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Discussion Starter · #1 ·
You're writing away, enjoying life.  Then suddenly, a small press or whatever comes along, and you sign a deal with one of your books.

Has anyone done this, and regretted it?
 

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That's a really good question, Glenn.  It is usually asked the other way around. I'll be really interested to see some replies on this.  :)
 

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Eh, bottom line is I have an offer.  It's something I never had to think about before.  My toughest decision until now was is that comma in the right place, and does my cover look okay?

I don't even know where to begin to even think about this stuff  :(  I only know writing, I really don't know about the industry.  Sad, now that I think about it.
 

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I'd love to hear the answer to this question too. I've turned down offers from small presses before too. Just love the freedom I have to do whatever I want when I want. Won't be easy to give that up unless the dollars are right.
 

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From someone who is "traditionally published" (though I didn't realize that until I joined KB), I can say it isn't as bad as it seems from these boards. They have never once come in the night to steal my children. Nor do they suck my blood.

However, there are some drawbacks I think an indie would be concerned about - if the company is going to take your royalties and not make enough marketing effort on your book's behalf to make that worth it, then I'd pass if you are making good money at this point on your own. On the upside of it, I find it useful to have them do the formatting, editing, etc, and not pay for that myself - so, if this offer is on a new book, that might be attractive to you. Depends on the quality of the company, I should think, and on their resources. I think it may also be easier to get reviews from sites, but that is relatively minor compared to the question of marketing support.

However, I have never self-pubbed before, so I have nothing to offer to your original question. Nevertheless, I wanted to say congrats on the offer - even if you don't take it, it's still nice to have multiple options to decline, in my opinion.
 

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I have one expected shortly too, Glenn, and this is my first.

I'm just not seeing any upside to it. The advance they would probably give me is going to be so small that it won't make a dent for me (and understandably so, given I'm a new author and they're a small press). That combined with what will surely be VASTLY reduced royalty rates... I'm getting 70% from Amazon right now. Why would I take 15% instead?

They don't have any wider distribution than I can get on my own; I just finalized a contract with LSI for Ingram distribution, and am looking hard at LibreDigital for the iBookstore and at Kobo. This press isn't on the Nook either, from what I can tell, but mine is.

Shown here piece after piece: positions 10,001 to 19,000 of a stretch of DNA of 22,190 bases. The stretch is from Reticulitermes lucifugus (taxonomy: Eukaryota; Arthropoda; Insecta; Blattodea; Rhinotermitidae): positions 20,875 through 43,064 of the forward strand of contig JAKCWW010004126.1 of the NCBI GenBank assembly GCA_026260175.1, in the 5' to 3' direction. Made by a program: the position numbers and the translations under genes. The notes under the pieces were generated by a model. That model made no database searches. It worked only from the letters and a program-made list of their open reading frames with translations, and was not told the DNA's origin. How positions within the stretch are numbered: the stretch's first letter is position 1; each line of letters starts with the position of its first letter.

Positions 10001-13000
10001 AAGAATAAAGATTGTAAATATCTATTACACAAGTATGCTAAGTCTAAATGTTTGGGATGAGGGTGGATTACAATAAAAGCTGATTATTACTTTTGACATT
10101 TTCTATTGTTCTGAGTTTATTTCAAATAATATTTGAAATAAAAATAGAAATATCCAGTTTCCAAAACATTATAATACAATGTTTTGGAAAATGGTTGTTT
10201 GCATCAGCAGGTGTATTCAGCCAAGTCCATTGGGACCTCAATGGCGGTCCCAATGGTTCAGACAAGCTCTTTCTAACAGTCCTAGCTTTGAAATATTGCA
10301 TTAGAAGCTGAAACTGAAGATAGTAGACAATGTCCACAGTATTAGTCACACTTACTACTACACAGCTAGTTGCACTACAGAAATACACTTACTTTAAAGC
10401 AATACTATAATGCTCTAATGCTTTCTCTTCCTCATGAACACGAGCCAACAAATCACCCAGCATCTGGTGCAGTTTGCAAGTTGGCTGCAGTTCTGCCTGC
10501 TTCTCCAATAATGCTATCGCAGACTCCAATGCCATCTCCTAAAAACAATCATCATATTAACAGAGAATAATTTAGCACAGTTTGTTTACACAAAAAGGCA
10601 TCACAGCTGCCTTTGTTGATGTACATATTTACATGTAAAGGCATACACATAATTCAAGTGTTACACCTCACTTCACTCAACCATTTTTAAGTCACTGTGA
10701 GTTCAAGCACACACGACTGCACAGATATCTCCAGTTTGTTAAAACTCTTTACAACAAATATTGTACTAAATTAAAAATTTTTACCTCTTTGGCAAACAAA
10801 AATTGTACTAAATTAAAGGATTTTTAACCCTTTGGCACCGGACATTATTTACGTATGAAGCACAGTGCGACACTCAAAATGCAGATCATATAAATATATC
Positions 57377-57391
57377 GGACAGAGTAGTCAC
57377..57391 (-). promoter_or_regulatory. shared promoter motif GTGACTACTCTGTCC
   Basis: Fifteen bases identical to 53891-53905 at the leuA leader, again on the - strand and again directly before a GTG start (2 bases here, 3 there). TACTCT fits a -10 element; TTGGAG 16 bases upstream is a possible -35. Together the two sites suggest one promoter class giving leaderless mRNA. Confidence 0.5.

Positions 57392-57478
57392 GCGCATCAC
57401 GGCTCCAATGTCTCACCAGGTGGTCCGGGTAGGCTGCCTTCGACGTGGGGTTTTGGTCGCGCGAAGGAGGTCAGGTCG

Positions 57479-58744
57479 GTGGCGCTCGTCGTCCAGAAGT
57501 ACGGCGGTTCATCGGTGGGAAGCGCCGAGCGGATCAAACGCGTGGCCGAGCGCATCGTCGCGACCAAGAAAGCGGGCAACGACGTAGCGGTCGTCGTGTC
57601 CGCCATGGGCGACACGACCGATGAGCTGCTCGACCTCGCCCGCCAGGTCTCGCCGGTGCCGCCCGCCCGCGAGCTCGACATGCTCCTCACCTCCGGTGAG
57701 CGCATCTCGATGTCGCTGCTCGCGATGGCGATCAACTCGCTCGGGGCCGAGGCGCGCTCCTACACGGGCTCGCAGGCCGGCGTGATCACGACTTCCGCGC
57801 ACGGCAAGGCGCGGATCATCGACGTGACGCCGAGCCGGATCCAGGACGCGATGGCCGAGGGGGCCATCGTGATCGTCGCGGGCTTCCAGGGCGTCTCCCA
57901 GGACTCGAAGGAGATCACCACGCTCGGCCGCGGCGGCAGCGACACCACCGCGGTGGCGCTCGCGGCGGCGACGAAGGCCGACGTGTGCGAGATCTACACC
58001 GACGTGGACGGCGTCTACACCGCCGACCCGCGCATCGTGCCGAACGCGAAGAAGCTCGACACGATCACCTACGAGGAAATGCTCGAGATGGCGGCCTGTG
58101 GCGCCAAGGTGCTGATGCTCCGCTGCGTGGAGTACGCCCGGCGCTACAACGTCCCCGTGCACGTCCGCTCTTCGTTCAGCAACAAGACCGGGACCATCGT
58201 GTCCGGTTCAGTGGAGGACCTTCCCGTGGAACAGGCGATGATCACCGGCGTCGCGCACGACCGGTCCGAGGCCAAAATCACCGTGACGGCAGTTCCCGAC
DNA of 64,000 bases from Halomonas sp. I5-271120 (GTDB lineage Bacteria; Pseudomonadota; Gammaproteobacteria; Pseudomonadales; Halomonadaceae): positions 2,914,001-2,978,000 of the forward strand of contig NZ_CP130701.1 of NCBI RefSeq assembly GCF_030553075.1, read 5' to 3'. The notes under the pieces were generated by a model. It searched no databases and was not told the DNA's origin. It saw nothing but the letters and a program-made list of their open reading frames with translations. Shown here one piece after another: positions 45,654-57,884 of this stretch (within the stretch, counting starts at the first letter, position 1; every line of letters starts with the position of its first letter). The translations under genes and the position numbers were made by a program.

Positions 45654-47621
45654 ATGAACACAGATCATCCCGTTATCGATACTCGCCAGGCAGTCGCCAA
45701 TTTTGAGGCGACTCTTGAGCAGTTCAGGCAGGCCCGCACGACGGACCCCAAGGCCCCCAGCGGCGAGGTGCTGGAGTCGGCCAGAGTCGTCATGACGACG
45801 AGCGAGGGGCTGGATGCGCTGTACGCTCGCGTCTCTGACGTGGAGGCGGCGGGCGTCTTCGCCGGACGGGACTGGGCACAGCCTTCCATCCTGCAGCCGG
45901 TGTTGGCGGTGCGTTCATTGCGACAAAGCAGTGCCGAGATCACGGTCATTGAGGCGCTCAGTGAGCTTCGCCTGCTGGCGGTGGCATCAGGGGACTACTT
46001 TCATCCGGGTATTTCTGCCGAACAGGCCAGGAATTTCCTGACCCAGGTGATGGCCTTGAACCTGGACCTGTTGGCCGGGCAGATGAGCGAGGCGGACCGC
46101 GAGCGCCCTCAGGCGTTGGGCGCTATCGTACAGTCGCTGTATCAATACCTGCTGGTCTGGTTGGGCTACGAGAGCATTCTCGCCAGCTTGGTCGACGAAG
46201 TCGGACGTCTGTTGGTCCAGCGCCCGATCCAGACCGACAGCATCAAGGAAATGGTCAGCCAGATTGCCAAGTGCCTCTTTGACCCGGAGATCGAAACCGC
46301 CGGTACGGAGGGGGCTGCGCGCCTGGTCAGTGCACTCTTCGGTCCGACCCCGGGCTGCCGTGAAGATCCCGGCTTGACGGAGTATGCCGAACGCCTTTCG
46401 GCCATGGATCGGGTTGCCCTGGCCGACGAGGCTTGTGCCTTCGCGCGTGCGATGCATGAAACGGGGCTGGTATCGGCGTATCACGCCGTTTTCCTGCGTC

Who knows... maybe they'll offer me a pile of money. Regardless, just the fact that they're making the offer 48 days after I listed the book for sale is amazing to me.
 

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Jason Kristopher said:
I have one expected shortly too, Glenn, and this is my first.

I'm just not seeing any upside to it. The advance they would probably give me is going to be so small that it won't make a dent for me (and understandably so, given I'm a new author and they're a small press). That combined with what will surely be VASTLY reduced royalty rates... I'm getting 70% from Amazon right now. Why would I take 15% instead?

They don't have any wider distribution than I can get on my own; I just finalized a contract with LSI for Ingram distribution, and am looking hard at LibreDigital for the iBookstore and at Kobo. This press isn't on the Nook either, from what I can tell, but mine is.

Who knows... maybe they'll offer me a pile of money. Regardless, just the fact that they're making the offer 48 days after I listed the book for sale is amazing to me.
Yes, being impressed with their distribution list is a key factor, even if you feel the majority of your sales would be from one venue or a small handful. It is still good for visibility, I think.

Also, I think 40% is more common for ebook royalties, with 15% being more common for paper copy sales. It seems iffy to me to take lower than 30-40% on ebook net, unless the company has an outstanding sales record that you can verify with their authors.

(ETA: I never make a contract without talking to a couple of their authors, and a reader or two if I can.)
 

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anne_holly said:
Yes, being impressed with their distribution list is a key factor, even if you feel the majority of your sales would be from one venue or a small handful. It is still good for visibility, I think.

Also, I think 40% is more common for ebook royalties, with 15% being more common for paper copy sales. It seems iffy to me to take lower than 30-40% on ebook net, unless the company has an outstanding sales record that you can verify with their authors.

(ETA: I never make a contract without talking to a couple of their authors, and a reader or two if I can.)
Remember, even 50% of net, a la the generous terms of Other Press, means that you get 50% of the publisher's 70%. Of course, if you sign directly with one of Amazon's own imprints, the math starts to look better.